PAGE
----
Many years ago I sent a manuscript to an agent, her reply confused me. She explained as she politely rejected it, "Great story, but there's no voice." I have to say, I was perplexed. I thought angrily, "Of course there's a voice! Didn't she hear my characters? Didn't she read the story?"
What I didn't understand about her comment was that it wasn't MY voice.
Let me explain.
Ever since I started writing novels, I've written them for other people. I've always had someone else's wishes in mind. Sure, most of what I was writing was literally from my own mind, but I always considered who the book was for. Some books I wrote for my husband who loves fantasy, others for my children or immediate relatives; many for my friends and fans. I even named characters after some of them as a way of honouring them. Many read my books, of course; several stated that they were too busy or 'didn't read books' (who doesn't read books?! lol).
But when one friend, my best friend, declined to read my book based on her religious beliefs regarding ghosts, I was devastated. When I wrote Dimensions of Genesis, I actually had her in mind. She'd lost two family members within just a few years of one another, and I wrote a book about Heaven and lost loved ones. I guess I thought it would comfort her somehow, being able to imagine them as spirits en route to a better place.
It was then that I began to wonder, who was I writing for?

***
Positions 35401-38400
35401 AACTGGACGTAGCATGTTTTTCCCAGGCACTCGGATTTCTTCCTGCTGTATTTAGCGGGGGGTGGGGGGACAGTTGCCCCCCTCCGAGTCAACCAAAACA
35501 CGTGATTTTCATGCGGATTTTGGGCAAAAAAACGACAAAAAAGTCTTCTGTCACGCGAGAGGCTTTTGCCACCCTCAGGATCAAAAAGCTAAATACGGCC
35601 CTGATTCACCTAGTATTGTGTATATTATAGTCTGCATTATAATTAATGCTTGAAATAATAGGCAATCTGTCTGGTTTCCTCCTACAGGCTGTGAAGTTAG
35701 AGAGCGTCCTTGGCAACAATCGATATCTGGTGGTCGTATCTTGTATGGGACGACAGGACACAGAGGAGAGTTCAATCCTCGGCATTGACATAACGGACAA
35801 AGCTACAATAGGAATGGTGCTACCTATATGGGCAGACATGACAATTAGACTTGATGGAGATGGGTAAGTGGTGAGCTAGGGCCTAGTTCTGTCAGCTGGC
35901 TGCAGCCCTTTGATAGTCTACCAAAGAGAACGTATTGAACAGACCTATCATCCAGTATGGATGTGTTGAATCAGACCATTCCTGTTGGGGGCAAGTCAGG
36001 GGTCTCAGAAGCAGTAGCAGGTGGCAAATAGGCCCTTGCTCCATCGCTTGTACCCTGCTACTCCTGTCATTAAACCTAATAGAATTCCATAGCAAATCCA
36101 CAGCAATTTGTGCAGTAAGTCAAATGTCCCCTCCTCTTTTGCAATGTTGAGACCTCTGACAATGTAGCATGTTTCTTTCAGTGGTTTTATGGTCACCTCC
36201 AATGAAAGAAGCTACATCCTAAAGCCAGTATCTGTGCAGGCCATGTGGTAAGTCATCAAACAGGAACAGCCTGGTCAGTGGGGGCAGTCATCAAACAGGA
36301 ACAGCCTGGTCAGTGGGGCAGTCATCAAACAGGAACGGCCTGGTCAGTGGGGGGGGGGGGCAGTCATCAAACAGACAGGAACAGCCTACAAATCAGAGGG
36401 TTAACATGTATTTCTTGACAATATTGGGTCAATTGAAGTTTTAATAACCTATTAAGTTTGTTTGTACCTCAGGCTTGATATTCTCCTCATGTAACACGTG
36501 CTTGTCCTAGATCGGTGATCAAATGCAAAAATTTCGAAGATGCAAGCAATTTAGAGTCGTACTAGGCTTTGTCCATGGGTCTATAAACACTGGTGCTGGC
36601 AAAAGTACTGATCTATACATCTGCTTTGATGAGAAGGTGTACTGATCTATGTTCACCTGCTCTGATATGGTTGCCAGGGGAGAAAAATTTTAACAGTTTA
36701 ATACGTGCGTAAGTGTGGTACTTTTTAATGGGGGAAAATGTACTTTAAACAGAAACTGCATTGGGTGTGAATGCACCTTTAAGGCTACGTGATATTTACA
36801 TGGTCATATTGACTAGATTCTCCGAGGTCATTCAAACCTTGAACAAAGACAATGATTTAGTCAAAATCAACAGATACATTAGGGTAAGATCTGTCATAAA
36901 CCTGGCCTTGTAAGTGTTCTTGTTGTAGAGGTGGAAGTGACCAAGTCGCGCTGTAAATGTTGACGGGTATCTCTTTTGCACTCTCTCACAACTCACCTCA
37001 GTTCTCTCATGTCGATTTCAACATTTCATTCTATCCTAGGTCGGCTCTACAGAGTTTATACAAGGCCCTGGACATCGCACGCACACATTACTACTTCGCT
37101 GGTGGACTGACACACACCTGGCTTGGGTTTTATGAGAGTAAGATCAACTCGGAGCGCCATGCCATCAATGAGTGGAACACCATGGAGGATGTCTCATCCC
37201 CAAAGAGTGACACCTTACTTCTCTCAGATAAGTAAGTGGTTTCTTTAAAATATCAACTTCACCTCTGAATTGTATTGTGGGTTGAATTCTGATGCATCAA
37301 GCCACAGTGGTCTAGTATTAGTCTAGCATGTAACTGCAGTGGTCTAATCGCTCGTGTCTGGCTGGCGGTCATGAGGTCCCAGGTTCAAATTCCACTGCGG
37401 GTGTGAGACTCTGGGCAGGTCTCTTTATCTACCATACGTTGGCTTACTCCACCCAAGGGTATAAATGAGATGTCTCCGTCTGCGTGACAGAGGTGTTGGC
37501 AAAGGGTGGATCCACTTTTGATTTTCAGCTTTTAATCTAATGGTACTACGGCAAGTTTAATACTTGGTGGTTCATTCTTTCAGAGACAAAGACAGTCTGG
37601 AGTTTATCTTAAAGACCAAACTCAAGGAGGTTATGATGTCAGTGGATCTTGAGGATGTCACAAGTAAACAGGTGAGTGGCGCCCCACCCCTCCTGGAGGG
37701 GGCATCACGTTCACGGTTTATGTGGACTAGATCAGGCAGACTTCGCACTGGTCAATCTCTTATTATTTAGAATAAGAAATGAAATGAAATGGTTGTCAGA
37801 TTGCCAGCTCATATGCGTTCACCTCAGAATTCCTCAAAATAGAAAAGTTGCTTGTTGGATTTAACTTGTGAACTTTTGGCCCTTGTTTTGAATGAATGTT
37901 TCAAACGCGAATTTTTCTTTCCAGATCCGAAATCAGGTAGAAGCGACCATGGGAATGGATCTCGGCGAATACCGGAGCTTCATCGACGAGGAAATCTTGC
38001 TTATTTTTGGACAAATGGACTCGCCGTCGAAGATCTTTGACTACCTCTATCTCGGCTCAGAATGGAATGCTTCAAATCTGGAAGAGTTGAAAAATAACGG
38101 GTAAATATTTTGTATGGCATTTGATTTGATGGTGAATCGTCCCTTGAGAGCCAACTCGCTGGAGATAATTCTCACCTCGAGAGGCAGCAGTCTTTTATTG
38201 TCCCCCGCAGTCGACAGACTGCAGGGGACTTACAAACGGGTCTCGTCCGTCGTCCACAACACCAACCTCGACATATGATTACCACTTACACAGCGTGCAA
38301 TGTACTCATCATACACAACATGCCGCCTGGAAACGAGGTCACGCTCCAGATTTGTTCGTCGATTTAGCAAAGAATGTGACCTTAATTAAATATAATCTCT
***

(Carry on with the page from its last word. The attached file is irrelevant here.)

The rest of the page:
There have been many, many moments where I was writing and I was struggling, the words just didn't want to come, the characters resisting to speak or 'act' for me. Writing became a chore, difficult and frustrating. And, truth be told, I was bitter for a long time after my friend's rejection. It took me eight years to figure out why writing was so hard: I was trying to force the words, force the characters to do what I wanted them to do because I thought that's what writing was. Those are the moments when you are not using your own voice, you're trying to will the story towards a direction of your choice. Funny thing is, it's not your choice how the story goes.
Real writing is magic.
Your subconscious is amazing! It has this way of stitching together the story without you even knowing. Your subconscious IS the voice! I used to draw up outlines, I'd spend days sorting out what I wanted my characters to do, the chapters, the scenes, and how I wanted the story to end--only to have the characters hijack the story and march off in a different direction, hence destroying my precious outline. Finally, after years of struggling, I surrendered. I let them do what they wanted--I let them tell the story. And you know what, the story was so much better. The writing was better. (And easier!)
And so, let go.
When you are writing, let the voice go (you know, the literary voice that starts rattling out the story faster than you can type, and the characters that plague you at 3:00am with their incessant chatter and endless antics). Don't try to edit it, or control the ideas or flow of the story, just let it go. Now, I'm often amazed at how when I start writing, a movie of my characters begins to play inside my head, the words flow freely, scenes appearing on the screen like magic--if I simply let go. Don't think of anyone else and how they are going to feel about this scene or that; and whatever you do, don't write with anyone else in mind. You don't need to listen to their voice or their story, you need to listen to your own.
So what is my voice now?
Scary, apparently. It's ironic, I don't even watch horror movies, but that's what my voice likes to write: Horror (not gory, just creepy). All my book ideas are scary and dark, the kind that keep you from sleeping or makes you look behind you as you run up the basement stairs.
Why do I write Horror then?
Well, I think it's because we cannot appreciate the light until we've been lost in the dark. Fear teaches us how strong we are. It shows us what we can overcome, and what we can live through and still be whole.